A brand new class of prospective doctors officially began their medical education as part of St. George’s University’s Keith B. Taylor Global Scholars Program (KBTGSP) in Newcastle, UK on August 15. The incoming students in the UK, who represent 12 countries, took their Oaths of Professional Conduct and donned white coats, symbolic of the professionalism and high standards of their calling, at the White Coat Ceremony held at Domain Hall on the campus of Northumbria University.
The evening’s keynote speaker, Dr. Gerard Corcoran, Consultant in Palliative Medicine at Marie Curie Palliative Care Institute, Liverpool, gave a brilliant address in which he urged the students to be a part of achieving universal health care. “Universal healthcare is far from being achieved, but you have a chance to affect this. Patient focused care is compassionate care, and how we care for our dying is a monitor of the quality of our health service and our society,” he said. “The relationship between a patient and a doctor is both strong and fragile. Become good listeners and good explainers.”
Dr. Yon Chong, SGUSOM MPH ’11, the evening’s Master of Ceremonies, encouraged the students to take full advantage of the global experiences SGU offers. She shared about her own journey of medical education in which she embraced every global opportunity open to her, including a practicum in Tanzania, selectives in Honduras and trips to Copenhagen, Montreal and Jakarta with the International Federation of Medical Students’ Associations (IFMSA).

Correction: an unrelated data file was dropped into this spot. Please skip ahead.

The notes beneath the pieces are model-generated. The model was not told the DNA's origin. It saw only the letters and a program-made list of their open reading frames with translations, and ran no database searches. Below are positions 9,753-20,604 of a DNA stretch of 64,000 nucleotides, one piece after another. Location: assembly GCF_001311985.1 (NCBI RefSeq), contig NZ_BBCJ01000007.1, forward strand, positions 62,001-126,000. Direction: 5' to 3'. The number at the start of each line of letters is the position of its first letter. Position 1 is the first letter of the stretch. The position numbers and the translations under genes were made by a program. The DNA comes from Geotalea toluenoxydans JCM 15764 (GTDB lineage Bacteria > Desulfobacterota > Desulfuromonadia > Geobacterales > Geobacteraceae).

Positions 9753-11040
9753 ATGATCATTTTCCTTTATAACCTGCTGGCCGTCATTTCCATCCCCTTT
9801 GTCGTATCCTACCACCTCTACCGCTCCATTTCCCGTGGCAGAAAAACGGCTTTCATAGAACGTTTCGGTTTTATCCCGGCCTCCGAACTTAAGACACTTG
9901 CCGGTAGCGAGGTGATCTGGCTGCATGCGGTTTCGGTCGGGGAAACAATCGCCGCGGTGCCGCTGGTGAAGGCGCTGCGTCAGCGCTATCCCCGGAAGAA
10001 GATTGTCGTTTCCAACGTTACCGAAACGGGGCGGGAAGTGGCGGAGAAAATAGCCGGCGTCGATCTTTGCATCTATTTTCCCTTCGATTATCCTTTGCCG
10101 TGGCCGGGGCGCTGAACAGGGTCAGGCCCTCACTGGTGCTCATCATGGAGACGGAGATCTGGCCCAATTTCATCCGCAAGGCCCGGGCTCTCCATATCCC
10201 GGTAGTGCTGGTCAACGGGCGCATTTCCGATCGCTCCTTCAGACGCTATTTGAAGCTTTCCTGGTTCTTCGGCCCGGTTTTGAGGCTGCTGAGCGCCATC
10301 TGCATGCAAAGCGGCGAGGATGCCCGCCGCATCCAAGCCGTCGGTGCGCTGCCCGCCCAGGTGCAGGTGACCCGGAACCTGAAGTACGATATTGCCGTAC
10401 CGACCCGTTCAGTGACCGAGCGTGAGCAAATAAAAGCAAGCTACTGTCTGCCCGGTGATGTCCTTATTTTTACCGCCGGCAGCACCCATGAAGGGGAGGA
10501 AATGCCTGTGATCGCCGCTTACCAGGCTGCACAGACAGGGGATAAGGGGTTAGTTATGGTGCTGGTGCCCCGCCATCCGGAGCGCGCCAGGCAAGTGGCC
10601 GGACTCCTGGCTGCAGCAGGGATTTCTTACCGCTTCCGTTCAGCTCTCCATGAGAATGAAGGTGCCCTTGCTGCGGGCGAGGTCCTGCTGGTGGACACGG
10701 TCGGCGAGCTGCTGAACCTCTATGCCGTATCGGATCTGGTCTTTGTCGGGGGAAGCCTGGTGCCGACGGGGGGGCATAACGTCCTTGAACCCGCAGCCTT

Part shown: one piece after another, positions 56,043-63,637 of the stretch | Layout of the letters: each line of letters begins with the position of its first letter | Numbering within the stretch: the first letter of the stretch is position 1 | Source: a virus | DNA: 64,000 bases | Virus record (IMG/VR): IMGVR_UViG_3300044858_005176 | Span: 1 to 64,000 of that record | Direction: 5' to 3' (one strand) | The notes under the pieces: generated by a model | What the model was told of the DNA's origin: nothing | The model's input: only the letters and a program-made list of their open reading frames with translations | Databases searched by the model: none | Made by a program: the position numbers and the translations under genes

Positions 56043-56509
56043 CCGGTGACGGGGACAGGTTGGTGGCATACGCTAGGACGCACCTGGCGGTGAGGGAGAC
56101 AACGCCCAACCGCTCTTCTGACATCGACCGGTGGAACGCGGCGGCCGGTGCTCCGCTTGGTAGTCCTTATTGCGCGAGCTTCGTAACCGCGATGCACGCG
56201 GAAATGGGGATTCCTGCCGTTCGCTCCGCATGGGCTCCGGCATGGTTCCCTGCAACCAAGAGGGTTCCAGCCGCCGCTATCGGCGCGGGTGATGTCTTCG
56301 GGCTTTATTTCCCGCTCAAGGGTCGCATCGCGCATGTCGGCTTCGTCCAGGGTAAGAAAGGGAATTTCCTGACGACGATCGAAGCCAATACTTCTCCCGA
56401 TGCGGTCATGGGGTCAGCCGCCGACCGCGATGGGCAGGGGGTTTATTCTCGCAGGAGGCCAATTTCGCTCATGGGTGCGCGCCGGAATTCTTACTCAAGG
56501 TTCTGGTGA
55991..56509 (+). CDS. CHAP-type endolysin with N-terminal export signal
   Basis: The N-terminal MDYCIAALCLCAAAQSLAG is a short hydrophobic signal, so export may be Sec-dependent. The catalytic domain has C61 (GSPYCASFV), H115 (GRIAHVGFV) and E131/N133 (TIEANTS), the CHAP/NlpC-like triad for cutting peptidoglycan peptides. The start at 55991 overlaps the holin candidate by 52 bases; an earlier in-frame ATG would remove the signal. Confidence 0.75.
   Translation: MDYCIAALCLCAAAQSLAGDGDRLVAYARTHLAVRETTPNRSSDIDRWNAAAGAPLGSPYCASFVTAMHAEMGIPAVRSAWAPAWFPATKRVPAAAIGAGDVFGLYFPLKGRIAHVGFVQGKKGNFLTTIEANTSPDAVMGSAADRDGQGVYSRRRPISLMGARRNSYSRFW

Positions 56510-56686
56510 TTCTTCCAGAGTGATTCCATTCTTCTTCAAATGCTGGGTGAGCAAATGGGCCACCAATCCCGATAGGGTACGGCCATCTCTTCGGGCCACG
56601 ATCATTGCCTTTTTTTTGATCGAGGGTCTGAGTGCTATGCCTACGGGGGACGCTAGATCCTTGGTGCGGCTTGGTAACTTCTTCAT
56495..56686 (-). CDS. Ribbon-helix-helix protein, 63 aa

Guest of Honor at the ceremony, Baroness Howells of St. David’s, OBE, President of the Windward Islands Research and Education Foundation (WINDREF) and the only Grenadian in the House of Lords, also greeted the students. She exhorted them to “play a little and work very hard,” encouraging them to enjoy their host countries while making their home countries proud.
The Global Scholars are part of SGU School of Medicine’s incoming class for Fall 2014 who together represent 41 countries; they will study in the UK for one year before joining their classmates in Grenada for the completion of the basic sciences curriculum.